The crop is versatile too. Oil palm trees can produce up to 10 times more oil than other vegetable oil crops. Fruit from the oil palm tree can be harvested every 10 to 14 days, with one tree producing 40 kilograms of oil every year, for up to 30 years. Palm oil accounts for 36% of global vegetable oil consumed. Oil palm trees also produce more oil per unit of cultivated land than other vegetable oil crops. In fact, if all vegetable oil provisions were turned over exclusively to palm oil, it would require 76.87 million hectares of land, or about twice the size of California. For this reason, palm oil is one of the fastest- growing sub-sectors of the global agriculture economy.
Originating in West Africa, oil palm trees have been introduced to tropical regions around the world. Today, Malaysia and Indonesia produce about 90% of global palm oil output. This important agricultural crop has had a stabilizing effect on the economy of both countries. In 2020, Sabah, a state on the northern tip of Borneo’s east Malaysia, produced 5 million tons of palm oil, or 6% of the global palm oil production. This impressive output has generated the equivalent of more than $230 million to the country’s economy. Across southeast Asia, 4.5 million people participate in the palm oil economy, lifting them out of poverty and opening access to better housing and education.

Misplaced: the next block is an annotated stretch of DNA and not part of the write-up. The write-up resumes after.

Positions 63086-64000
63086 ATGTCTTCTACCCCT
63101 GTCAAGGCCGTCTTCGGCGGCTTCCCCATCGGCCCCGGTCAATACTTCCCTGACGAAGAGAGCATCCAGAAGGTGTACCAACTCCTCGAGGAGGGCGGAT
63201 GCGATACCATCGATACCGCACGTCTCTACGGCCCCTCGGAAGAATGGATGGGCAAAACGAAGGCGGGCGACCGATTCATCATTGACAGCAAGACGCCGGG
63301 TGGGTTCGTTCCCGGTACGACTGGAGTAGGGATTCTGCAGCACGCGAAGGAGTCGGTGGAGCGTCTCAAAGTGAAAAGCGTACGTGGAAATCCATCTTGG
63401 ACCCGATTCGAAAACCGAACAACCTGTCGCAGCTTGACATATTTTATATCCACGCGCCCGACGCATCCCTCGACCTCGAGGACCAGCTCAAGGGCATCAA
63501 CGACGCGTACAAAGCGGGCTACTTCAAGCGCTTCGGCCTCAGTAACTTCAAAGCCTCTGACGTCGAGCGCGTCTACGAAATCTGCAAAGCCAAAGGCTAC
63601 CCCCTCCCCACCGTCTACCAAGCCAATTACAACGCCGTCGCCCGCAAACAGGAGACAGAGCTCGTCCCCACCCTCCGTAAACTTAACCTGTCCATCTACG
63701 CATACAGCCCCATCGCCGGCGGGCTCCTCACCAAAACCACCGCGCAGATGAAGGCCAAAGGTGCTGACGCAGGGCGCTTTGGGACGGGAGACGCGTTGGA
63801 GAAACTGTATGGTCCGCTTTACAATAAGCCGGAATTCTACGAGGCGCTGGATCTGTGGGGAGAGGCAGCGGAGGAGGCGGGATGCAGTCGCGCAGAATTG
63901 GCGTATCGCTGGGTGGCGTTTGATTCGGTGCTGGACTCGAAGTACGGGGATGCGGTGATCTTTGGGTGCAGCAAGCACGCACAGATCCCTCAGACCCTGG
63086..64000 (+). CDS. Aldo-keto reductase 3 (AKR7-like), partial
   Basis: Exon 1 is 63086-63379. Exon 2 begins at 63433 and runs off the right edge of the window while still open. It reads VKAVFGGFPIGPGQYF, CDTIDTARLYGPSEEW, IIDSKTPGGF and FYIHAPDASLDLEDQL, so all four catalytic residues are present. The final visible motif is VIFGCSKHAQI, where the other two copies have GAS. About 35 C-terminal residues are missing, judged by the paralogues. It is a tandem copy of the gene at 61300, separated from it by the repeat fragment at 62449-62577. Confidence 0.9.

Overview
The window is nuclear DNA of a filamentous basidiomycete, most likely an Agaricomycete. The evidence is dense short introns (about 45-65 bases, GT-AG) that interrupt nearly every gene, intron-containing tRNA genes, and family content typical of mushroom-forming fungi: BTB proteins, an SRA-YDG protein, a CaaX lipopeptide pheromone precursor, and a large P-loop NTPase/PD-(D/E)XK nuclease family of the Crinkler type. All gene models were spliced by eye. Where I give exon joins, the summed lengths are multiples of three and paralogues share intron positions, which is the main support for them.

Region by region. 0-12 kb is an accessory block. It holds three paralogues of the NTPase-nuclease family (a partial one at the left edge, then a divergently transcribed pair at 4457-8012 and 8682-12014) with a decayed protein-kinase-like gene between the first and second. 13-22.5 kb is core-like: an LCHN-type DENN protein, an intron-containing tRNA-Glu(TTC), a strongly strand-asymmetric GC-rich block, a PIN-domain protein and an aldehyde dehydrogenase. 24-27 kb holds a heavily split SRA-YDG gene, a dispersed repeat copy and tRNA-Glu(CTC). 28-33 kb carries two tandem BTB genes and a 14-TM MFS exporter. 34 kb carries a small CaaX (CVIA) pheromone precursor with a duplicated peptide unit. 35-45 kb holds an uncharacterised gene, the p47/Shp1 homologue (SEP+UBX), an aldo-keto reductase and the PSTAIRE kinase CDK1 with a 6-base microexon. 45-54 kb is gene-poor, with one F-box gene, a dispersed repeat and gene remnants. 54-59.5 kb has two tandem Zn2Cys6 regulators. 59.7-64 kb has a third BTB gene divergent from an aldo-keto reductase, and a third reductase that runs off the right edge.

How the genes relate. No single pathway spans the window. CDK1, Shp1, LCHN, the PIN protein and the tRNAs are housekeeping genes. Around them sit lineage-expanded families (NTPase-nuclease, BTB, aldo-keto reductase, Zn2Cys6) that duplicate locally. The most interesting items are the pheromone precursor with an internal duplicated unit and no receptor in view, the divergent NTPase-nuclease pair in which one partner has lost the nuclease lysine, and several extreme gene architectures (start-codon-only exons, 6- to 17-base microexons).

The Dark Side Of Palm Oil
To keep up with global demand, tropical rainforests and peatlands are increasingly being cleared for oil production. The economic gains of palm oil come at a steep cost to the environment. Tropical forests and peatlands act like sponges, absorbing carbon dioxide, a greenhouse gas. According to the United Nations Environment Programme (https://tinyurl.com/ wuumsfh6), 55% of Indonesia’s tropical forests have been lost in the past four decades, while Malaysia has lost nearly 20% of its old-growth forest in the past two decades.